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HW 1 PDE, 3 solutions Problem 1. No. If a sequence of harmonic polynomials on [-1, 1]n converges uniformly to a limit f then f is harmonic. Problem 2. By definition Ur U for every r > 0. Suppose w is a barrier at y for U . Then the restriction of w to Ur is also a barrier. Therefore, if y is regular for U , it is also regular for Ur . Conversely, if w is a barrier at y for Ur it may be extended to a barrier on Ur as follows. Let Ar = {x Ur |r/2 |x - y| r}, and let M = maxxAr w(x). By the definition of a barrier, M < 0. For x Ur let w(x) = max{w(x), M }. This is the maximum of two subharmonic functions, ~ and is therefore subharmonic. Moreover, since w M on Ar it also follows that w(x) = M for every x Ar . We extend w to U by setting w = M < 0 ~ ~ ~ for all x U, |x - y| r. This extension is a barrier at y for U . First proof for Problem 3. I hope you did not struggle too much with the calculation. After some experimentation, I realized that the calculation is simpler if one works with = xn /|x| rather than as defined in the problem statement. Assume u = |x| h(). Then D is given in coordinates by ,i = - A nice cancellation is x D = xi ,i = - xn xi xi xn + = 0. |x|3 |x| xn xi ni + . |x|3 |x| The derivatives of u are obtained by the chain rule Du = |x|-2 xh + |x| h D, or in coordinates u,i = xi |x|-2 h - h + |x|-1 h ni := (a) + (b). Evaluate each term in turn. By using the cancellation above we have (a),i = |x|-2 ( - 2 + n)(h - h ), 2 and (b),i = ( - 1)|x|-2 h + |x|-2 (1 - 2 )h . Summing up, we have the differential equation (1 - 2 )h + (1 - n)h + ( - 2 + n)h = 0. If we change variables according to cos = and g() = h() we have g + (n - 2) cot g + ( + n - 2)g = 0. The analysis is simplest (and unecessary) when n = 2. However, this is a good check that the calculation is OK. Here we have g + 2 g = 0, with an even solution g = cos(). This solution is positive for || < if we choose < /2. More generally, our task is to find a positive solution to (0.1) on any interval (-a, a) for 0 < a = cos < 1. One way to do this is to look at a classical reference on Legendre's differential equation or hypergeometric functions (Abramowitz and Stegun for example), but a crude analysis will also suffice. Fix cos < 1. Observe that g 1 is an even positive solution on (-a, a) when = 0. Now consider solutions with g(0) = 1 and g (0) = 0 for small > 0. The only problem is at 0, but here lim0 g +(n-2) cot g = (n-1)g (0) = -(+n-2)g(0) = -(+n-2). Therefore, for sufficiently small > 0 one may use a series expansion to construct an analytic solution g, convergent in the neighborhood (-, ) for all 0 < 1. In particular, g = 1 - ( + n - 2) 2 + o( 2 ), 2 (0.1) and the perturbation is continuous in . For fixed > 0, the equation for g is regular on [, a] and one may use continuous dependence of the solution of an ODE on parameters to say that for sufficiently small > 0 there is a solution g that is positive such that g (x) 1 as 0. Second proof of Problem 3. I can see why the proof above may be unpalatable. Here is a classical argument that avoids the ODE, and relies only on a direct construction of a barrier. Let U denote the domain U = B(0, 1) C. Consider the Perron function for boundary data u = |x| on U . Then every point of U is regular except the origin. Since u(x) 0, x U we also have lim inf u(x) 0. x0 3 We only need show c = lim supx0 u(x) = 0. It is clear that c 0. We use the scaling invariance of the cone: for any k > 1 consider the scaled function v(x) = u(kx). Then on all boundary points |x| = 0 we have v(x) = k|x| > u(x), and v(0) = u(0). Thus, there is a constant a < 1 such that u(x) av(x), x U, x = 0. We claim that this inequality also holds at all points in the interior. If so, by taking x 0 we obtain, lim sup u(x) = c ac = a lim sup u(kx) < c. x0 x0 Thus, c = 0 and u is a barrier. It remains to show u av for all x in the interior. We cannot use the maximum principle directly since we do not know a priori that u and v are continuous on the boundary. However, this is an easy problem to fix. For any 1 > > 0 consider the domain U = U {|x| > }. Consider a harmonic function on the annulus { |x| 1} with boundary values w = 0 on |x| = 1 and w = supxU,|x|(u - av) < 0 on |x| = . By the maximum principle, we then have u - av w 0 for all x U . Let 0 to find u av, x U as desired. Problem 4. Let denote the given measure 1|y|<a dy. The potential is u (x) = R3 |x - y|-1 (dy). Since is invariant under rotations, we may evaluate the integral by assuming x is along the x1 -axis. If is the polar angle measured from the axis, and we denote |x| = and |y| = r we have |x - y|2 = 2 - 2r cos + r 2 . First consider the case where |x| > a. In this case, a u (x) = 0 0 (2 - 2r cos + r 2 )-1/2 (2r sin )r d dr. Evaluate the inner integral via the substitution p = 2 - 2r cos + r 2 : a (+r)2 u (x) = 2 = 2 0 a 0 (-r)2 p-1/2 dp r dr 2 2 a 0 (| + r| - | - r|) r dr = 2r 2 dr = 4a3 . 3 4 If |x| a, then we may use the same calculation to evaluate the integral on the shell 0 < r < to obtain a contribution 42 /3. However, on the shell < r < a we have | + r| - | - r| = 2 and we have the integral 2 a 2r dr = 2(a2 - 2 ). Summing these two contributions we have u (x) = 2(a2 - 2 ). 3 The attraction F = Du is found by differentiating u (with left and right derivatives at = a that are equal). We have F (x) = - 4x , |x| < a, 3 3 - 4a3 x , |x| a 3|x| If we define F as Du this calculation is entirely legitimate. On the other hand, if we define F as the integral F (x) = (2 - n) x-y (dy), |x - y|n Rn we must show this equals Du. This can be done using finite differences. To clarify ideas, let us do this in generality. Fix with || = 1. Let Dh u = u(x + h) - u(x) = h-1 h Rn |x + h - y|2-n - |x - y|2-n (dy). If we know a priori that u is differentiable (for example, as in this problem) we may use the mean value theorem to obtain a number (0, 1) such that Dh u = (2 - n) Rn (x + h - y) (dy). |x + h - y|n (x + h - y) x-y - n |x + h - y| |x - y|n (dy). We use the definition of F to obtain Dh u - F (x) = (2 - n) Rn As h 0, the integrand converges to 0 pointwise. All that is needed is to justify the interchange of limits. This is best done through the dominated convergence theorem. For any h = 0, the integrand is bounded by (n - 2) (|x + h - y|1-n + |x - y|1-n )(dy). Rn 5 If this term is finite, we are done. We only need consider the case |x| a. Since is absolutely continuous with respect to Lebesgue measure, the singularity is integrable. Indeed, Rn |x - y|1-n (dy) = B(0,a) |x - y|1-n dy B(0,2a) |y|1-n dy = 2an . Problem 5. First suppose x R. Fix p > 0 and g(x) let = e-x , x > 0 and g = 0, x 0. As you have shown, g is C . To construct a bump function, choose f (x) = g(1/2 + x)g(1/2 - x). Then supp(f ) (-1, 1). In Rn one may choose the product x1 x2 xn (x) = f ( )f ( ) . . . f ( ), n n n -p and obtain a normalized bump function by defining (x) = (x) . Rn (y)dy The support of is compactly contained within (-n-1/2 , n-1/2 )n which is contained within B(0, 1). Now consider g as defined in the problem. Suppose dist(x, U ) > . Let V = Rn \U . We then have either B(x, ) U or B(x, ) V . To see this, suppose x is not in U . Observe that dist(x, U ) = dist(x, U ) since U = U \U and inf yU |x - y| cannot be attained in U . Therefore, dist(x, U ) > which implies B(x, ) V . All we have used here is that U is open. Since V is also open, if x U we have similarly B(x, ) U . In either case, 1U (x - y) = 1U (x) if |y| < . ~ Problem 6. Let Ul and Um be two sequences of increasing, bounded domains used in the definition of pF . That is, Ul Ul+1 U and Ul = U , l=1 ~ and similarly for Um . We define a sequence of Perron functions pl by solving the Dirichlet problem with boundary data pl = 1, x F , pl = 0 on the `outer boundary' of Ul (and similarly for pm ). We have shown that pl and ~ pm converge to functions harmonic on U = Rn \F . Denote these by pF and ~ pF respectively. We must show that pF = pF . ~ ~ ~ Fix l. Since Ul is a bounded domain, we must have Ul Uml for sufficiently large ml . By the maximum principle 1 > pml > pl on Ul . Passing to ~ the limit, we find pF pF , x U . A similar argument with Ul replaced by ~ ~ Um yields pF pF , x U . ~ 6 Problem 7. pF is generated by a charge F with support in F pF (x) = F |x - y|2-n F (dy). If x U , we have r(x) |x - y| R(x), and we have the desired estimate R(x)2-n cap(F ) pF (x) r(x)2-n cap(F ). Remark 0.1. The virtue of the above estimate is that it gives us the leading order asymptotics of pF as x . Conversely, if we are able to determine pF (xn ) along some sequence xn , we may determine the capacity. For example, to compute the capacity of a planar disc in R3 we can use symmetry to determine pF exactly along the axis of the disk, and let x to find the capacity (one needs elliptic integrals away from the axis). Problem 8. First suppose F is smooth. In this case, observe that p (x) = pF (x) is the potential associated to F (use uniqueness of potentials here). Now change variable to say that cap(F ) = n-2 cap(F ) in this case. If F is not smooth, use the approximation theorem. I apologize for an error in equation (1.62), p.38 of the notes. I hope you were able to fix this. It should read k=0 k(2-n) cap(Fk ) = . The proof of the exterior cone condition using Wiener's criterion goes as follows. Suppose y U satisfies an exterior cone condition. Let = 1/2 and let Fk be the compact sets in Theorem 1.50. Observe that Fk contains a ball of radius ck for some c > 0 (independent of k). Therefore, using the scaling property just proved, and the fact that balls of radius R have capacity Rn-2 we find cap(Fk ) (ck )n-2 . Therefore, the sum in Wiener's criterion k=0 k(2-n) cap(Fk ) cn-2 k=0 1 = . 7 Problem 9. In case, you were confused about the notation for |Df |, what was intended was the following uniform Lipschitz estimate |f (x + y) - f (x)| |y|, (0.2) which is all that is needed in this problem. If f is C 1 this bound is derived as follows. By the fundamental theorem of calculus 1 f (x + y) - f (x) = 0 d f (x + ty) dt = dt 1 Df (x + ty)y dt. 0 If |Df | denotes the (Euclidean) norm of the matrix Df we obtain (0.2). The estimate cap(f (F )) cap(F ) is intuitively believable, but quite subtle to prove. It is easy to fall into the following trap: Since f contracts distances, f (F ) F and therefore cap(f (F )) cap(F ). The inclusion f (F ) F works for balls (after a suitable translation), but not in general. The key property of capacity needed here is the following. Consider a finite collection of balls B(ak , rk ), k = 1, . . . N . If we move the centers of ...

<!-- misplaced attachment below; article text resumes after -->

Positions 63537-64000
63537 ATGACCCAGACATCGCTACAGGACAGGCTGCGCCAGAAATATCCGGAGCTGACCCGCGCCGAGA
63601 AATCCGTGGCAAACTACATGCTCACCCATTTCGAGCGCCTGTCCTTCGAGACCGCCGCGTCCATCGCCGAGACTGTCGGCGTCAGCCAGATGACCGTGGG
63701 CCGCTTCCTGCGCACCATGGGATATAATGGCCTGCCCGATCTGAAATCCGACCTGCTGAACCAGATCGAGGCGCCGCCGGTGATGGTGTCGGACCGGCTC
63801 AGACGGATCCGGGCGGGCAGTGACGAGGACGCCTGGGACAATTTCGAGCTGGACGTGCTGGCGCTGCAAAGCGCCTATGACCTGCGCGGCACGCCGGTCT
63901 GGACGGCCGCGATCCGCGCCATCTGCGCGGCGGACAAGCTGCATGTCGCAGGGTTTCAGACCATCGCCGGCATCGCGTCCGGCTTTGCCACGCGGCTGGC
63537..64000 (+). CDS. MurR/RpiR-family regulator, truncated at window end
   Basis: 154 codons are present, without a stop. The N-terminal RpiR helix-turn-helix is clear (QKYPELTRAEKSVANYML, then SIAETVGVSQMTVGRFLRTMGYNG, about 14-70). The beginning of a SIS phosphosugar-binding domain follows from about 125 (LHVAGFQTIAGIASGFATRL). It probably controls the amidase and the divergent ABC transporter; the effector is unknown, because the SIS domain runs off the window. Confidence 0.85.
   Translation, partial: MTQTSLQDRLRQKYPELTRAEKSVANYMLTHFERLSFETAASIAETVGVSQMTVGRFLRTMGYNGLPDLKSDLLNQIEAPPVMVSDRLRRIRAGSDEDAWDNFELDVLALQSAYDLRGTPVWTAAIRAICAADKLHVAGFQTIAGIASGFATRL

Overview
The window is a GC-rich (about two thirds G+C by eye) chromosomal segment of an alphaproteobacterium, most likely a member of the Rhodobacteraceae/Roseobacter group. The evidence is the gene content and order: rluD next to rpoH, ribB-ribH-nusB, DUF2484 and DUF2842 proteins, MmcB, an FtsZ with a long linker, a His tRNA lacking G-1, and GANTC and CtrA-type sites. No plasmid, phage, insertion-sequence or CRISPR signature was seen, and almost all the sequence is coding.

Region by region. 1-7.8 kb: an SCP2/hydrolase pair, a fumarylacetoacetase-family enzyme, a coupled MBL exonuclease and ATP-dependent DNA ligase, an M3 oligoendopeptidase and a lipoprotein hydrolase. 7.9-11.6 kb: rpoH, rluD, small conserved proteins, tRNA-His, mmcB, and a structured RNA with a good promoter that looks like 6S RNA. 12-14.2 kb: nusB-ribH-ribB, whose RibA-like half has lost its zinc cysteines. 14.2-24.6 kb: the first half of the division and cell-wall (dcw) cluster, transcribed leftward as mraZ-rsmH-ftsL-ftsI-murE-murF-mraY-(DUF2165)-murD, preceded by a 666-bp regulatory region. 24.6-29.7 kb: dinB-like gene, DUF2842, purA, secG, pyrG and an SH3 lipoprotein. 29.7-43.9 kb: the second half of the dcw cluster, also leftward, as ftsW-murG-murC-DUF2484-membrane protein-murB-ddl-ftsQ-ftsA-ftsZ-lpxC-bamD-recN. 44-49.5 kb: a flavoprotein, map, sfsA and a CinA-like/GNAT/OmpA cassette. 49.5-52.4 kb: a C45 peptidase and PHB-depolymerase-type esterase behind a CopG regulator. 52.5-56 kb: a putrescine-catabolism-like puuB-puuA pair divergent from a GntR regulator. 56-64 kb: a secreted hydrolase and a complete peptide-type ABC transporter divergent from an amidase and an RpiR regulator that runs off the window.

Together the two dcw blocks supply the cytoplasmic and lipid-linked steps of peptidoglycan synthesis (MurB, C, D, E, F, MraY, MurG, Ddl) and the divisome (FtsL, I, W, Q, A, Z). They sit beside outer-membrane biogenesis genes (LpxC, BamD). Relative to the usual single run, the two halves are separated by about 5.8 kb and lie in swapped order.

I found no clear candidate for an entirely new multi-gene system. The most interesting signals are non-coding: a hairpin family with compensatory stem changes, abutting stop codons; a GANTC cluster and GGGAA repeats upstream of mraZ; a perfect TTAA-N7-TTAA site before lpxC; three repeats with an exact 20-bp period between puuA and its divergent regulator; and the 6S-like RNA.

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Microsymposium 36, MS002, 2002ABLATION OF METEORITES V.A. Alexeev, Vernadsky Institute of Geochemistry and Analytical Chemistry, Russian Academy of Sciences, 117975, Moscow, Russia (aval@icp.ac.ru) The interaction of galactic cosmic-ray particles w
Sanford-Brown Institute - MICRO - 36
Microsymposium 36, MS001, 2002ANALYSIS OF VENUSIAN CORONAE, ARACHNOIDS AND NOVAE ON THE BASIS OF THEIR GEOLOGICAL ENVIRONMENT. M. Aittola and V.-P. Kostama, 1 Astronomy, Dept. of Physical Sciences, Univ. of Oulu, P.O. BOX 3000, FIN-90014, Finland (
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Microsymposium 36, MS073, 2002LANDSAT TM CLASSIFICATION OF THE ARCTIC KARA IMPACT CRATER TUNDRA, RUSSIA. K. Ojala 1, D. Badjukov 2, J. Raitala1(jouko.raitala@oulu.fi), T. hman 1 and C. Lorenz2, 1Physics Dept., Univ. of Oulu, Finland; 2Vernadsky Ins
Sanford-Brown Institute - MICRO - 36
Microsymposium 36, MS063, 2002SEASONAL VARIATIONS OF SUBSURFACE HYDROGEN AS SEEN BY HIGH ENERGY NEUTRON DETECTOR, MARS ODISSEY. M. L. Litvak1, I. G. Mitrofanov1, A.S. Kozyrev1, A.B. Sanin1, W. Boynton 2, C. Shinohara2, D. Hamara2, R. S. Saunders3; 1
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Microsymposium 36, MS051, 2002DISTRIBUTION AND CLASSIFICATION OF VOLCANO-TECTONIC FEATURES OF VENUS. V.-P. Kostama 1 and M. Aittola 1, 1Astronomy, Dept. of Physical Sciences, University of Oulu, P.O. BOX 3000, FIN90014, Finland (&lt;petri.kostama@oulu
Sanford-Brown Institute - MICRO - 36
Microsymposium 36, MS062, 2002DISTRIBUTION OF CHEMICALLY BOUND WATER IN SURFACE LAYER OF MARS BASED ON DATA ACQUIRED BY HIGH ENERGY NEUTRON SPECTROMETER, MARS ODYSSEY. M. L. Litvak1, A. T. Basilevsky 2, I. G. Mitrofanov 1, W. Boynton 3, R. S. Saunde